What began as a routine internal audit, transformed into the largest accounting manipulation of all time. Worldcom, a leading telecommunications company built from over 70 acquisitions, found itself ranked at the top of its class for illegal and creative accounting practices. Worldcom leaders successfully managed to erode the company market value from $180 billion in 1999 to approximately $350 million today. In June of 2002, Cynthia Cooper, Vice President of internal audit, uncovered suspicious capitalizing of line costs that had been treated as expenses in prior years. Cooper brought the "accounting discrepancy" to the attention of Scott Sullivan, Chief Financial Officer at the time. Sullivan dismissed Cooper's concerns and attempted to convince her to postpone the audit. Unfortunately for Sullivan and Ebbers, Cooper continued her investigation and presented her findings to Max Bobbitt, Head of Worldcom's Audit Committee, who then informed the rest of the committee and KPMG. The Worldcom empire began to shake. At first, the issue in question was approximately $4 billion of misallocated line costs in the financial statements beginning in 2001 to the first quarter of 2002. By capitalizing these expenses, Worldcom managed to "produce" profits for five quarters that would have otherwise shown loses. As if that were not bad enough, other fraudulent accounting practices were unveiled going back to 1999. An additional $2 billion reserved for bad debts was improperly used to boost operating income. Other accounting manipulations included inflating profit-margin figures by arbitrarily reducing line costs and maintaining fake accounts on the accounts receivables books. In total, Worldcom almost successfully misrepresented profits by approximately $7 billion with an additional $2 billion in question.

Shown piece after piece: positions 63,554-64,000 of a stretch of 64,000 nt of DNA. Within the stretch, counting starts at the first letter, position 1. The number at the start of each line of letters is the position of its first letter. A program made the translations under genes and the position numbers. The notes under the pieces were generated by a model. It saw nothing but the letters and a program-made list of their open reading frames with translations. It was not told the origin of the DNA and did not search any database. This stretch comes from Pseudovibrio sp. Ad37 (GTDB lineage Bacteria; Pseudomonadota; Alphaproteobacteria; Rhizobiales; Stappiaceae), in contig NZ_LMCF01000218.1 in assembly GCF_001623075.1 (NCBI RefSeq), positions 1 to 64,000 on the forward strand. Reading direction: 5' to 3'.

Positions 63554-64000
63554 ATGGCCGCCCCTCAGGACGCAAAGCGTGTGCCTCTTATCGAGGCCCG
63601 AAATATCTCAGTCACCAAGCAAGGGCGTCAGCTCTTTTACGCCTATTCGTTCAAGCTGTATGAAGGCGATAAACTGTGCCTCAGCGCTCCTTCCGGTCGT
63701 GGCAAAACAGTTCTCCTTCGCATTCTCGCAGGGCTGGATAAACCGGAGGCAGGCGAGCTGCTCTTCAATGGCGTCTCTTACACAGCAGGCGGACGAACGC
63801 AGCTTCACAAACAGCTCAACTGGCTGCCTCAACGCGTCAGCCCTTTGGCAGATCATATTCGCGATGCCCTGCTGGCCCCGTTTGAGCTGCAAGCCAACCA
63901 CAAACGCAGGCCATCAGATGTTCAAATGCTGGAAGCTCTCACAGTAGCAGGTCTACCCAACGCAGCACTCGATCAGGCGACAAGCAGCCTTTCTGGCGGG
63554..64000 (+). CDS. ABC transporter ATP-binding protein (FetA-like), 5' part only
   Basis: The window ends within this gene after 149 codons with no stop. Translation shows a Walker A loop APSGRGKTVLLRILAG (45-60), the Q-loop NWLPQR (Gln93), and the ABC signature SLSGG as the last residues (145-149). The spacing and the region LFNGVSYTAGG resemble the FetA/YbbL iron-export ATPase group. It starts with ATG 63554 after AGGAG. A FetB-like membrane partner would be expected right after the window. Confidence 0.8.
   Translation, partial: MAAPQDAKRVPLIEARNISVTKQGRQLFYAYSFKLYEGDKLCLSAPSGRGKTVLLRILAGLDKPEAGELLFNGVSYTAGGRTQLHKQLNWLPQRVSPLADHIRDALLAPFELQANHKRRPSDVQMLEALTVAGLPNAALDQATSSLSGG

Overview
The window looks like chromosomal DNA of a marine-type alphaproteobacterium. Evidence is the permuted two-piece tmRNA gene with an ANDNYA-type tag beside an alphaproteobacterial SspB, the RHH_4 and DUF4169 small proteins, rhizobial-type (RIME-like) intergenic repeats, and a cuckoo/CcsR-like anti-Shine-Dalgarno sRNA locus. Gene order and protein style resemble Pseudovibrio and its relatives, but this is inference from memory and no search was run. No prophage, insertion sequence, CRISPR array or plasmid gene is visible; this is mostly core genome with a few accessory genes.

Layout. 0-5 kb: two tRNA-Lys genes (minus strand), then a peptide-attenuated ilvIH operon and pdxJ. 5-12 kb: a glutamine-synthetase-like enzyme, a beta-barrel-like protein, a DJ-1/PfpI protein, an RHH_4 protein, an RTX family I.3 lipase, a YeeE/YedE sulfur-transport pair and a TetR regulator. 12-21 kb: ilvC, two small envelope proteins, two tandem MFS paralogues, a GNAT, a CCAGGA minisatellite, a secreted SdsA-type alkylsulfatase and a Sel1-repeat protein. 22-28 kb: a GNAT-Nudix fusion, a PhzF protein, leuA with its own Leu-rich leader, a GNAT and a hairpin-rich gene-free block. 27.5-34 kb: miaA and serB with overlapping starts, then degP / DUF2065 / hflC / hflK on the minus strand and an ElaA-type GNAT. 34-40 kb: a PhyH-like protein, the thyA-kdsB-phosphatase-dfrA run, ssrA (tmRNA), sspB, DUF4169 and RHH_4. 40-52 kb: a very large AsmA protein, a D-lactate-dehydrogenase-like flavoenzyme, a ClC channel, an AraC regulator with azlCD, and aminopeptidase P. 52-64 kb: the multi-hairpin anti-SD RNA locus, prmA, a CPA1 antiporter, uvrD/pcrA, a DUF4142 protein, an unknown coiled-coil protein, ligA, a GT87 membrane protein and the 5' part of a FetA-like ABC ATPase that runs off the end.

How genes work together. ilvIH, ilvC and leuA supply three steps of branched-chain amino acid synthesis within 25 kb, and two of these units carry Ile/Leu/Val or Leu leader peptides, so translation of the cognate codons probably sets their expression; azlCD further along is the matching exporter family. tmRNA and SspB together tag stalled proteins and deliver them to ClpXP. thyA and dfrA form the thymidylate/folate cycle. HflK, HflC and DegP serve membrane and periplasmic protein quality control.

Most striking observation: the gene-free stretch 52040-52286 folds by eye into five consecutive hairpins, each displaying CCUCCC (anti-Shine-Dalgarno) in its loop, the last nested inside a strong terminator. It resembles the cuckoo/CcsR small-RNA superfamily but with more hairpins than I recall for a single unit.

The Worldcom failure was a shock to many, but reality is, there were many "warning signs" that indicated trouble as...